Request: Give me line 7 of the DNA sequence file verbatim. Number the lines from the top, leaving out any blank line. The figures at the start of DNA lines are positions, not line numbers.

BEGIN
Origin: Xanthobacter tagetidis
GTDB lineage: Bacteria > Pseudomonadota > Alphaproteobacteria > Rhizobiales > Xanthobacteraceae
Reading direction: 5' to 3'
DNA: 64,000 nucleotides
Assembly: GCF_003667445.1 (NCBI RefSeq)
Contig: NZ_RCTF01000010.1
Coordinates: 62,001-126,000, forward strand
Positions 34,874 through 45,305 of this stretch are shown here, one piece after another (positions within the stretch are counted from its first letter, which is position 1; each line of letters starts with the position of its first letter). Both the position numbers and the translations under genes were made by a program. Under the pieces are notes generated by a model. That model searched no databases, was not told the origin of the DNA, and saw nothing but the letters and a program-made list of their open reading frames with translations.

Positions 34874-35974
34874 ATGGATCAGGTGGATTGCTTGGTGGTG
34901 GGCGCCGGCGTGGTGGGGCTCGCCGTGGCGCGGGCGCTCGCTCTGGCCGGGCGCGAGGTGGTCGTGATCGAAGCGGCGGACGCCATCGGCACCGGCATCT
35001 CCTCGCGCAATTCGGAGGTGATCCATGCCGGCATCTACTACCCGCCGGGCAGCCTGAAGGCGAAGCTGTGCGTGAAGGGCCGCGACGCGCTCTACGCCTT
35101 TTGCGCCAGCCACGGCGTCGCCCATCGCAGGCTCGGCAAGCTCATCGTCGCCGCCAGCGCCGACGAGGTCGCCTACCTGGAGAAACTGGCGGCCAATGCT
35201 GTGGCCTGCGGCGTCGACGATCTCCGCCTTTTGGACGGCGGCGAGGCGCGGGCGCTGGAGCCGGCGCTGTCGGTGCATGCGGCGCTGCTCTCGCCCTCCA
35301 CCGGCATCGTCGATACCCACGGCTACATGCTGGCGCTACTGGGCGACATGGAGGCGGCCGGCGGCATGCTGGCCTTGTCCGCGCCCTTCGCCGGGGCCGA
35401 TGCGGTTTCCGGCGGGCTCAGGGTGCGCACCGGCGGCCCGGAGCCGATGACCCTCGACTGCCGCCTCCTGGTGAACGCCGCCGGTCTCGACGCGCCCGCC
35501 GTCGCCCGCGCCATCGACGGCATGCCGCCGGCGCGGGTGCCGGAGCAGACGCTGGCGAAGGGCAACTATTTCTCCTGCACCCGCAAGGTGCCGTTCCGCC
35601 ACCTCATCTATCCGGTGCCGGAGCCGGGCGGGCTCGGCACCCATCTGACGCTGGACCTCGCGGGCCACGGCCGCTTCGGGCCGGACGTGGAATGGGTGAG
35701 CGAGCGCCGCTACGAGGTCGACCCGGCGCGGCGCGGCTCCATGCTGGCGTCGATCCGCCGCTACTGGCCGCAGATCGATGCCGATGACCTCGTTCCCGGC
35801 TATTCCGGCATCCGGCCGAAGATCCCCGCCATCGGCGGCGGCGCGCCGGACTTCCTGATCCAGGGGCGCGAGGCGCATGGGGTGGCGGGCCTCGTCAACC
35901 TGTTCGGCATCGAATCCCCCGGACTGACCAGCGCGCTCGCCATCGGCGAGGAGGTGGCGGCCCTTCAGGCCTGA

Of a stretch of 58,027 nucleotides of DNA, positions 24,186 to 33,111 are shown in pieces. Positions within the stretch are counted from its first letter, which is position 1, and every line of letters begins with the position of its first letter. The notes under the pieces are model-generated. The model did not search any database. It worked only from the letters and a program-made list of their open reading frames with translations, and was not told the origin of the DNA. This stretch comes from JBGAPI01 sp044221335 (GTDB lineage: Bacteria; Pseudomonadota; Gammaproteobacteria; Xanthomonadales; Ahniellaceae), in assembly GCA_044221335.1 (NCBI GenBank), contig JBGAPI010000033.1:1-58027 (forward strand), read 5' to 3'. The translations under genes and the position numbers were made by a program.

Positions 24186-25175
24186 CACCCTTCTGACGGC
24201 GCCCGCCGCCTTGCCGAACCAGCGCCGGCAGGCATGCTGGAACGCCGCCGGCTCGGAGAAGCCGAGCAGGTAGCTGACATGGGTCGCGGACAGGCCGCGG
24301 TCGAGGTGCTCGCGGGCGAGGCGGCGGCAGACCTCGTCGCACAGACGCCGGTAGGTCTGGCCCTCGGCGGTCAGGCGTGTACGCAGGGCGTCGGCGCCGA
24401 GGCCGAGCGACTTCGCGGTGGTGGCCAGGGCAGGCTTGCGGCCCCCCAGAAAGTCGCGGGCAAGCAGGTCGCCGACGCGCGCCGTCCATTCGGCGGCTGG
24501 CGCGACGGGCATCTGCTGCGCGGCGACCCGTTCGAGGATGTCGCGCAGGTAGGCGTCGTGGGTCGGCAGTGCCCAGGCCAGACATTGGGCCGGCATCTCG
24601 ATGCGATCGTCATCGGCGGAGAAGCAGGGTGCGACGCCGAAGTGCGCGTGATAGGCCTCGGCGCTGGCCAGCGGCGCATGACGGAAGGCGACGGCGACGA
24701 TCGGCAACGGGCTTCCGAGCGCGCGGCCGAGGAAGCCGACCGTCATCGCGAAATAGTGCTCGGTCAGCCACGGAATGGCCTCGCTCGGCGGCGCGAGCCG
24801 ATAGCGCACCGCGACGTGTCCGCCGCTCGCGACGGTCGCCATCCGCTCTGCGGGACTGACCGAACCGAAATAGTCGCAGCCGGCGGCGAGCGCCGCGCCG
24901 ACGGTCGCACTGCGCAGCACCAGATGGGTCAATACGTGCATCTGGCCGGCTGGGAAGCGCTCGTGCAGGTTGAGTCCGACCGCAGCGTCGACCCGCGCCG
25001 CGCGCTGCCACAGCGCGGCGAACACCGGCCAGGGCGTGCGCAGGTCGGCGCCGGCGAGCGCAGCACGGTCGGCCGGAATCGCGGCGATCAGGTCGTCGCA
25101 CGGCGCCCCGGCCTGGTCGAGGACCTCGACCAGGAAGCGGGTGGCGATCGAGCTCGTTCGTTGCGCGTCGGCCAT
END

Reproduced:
Coordinates: 62,001-126,000, forward strand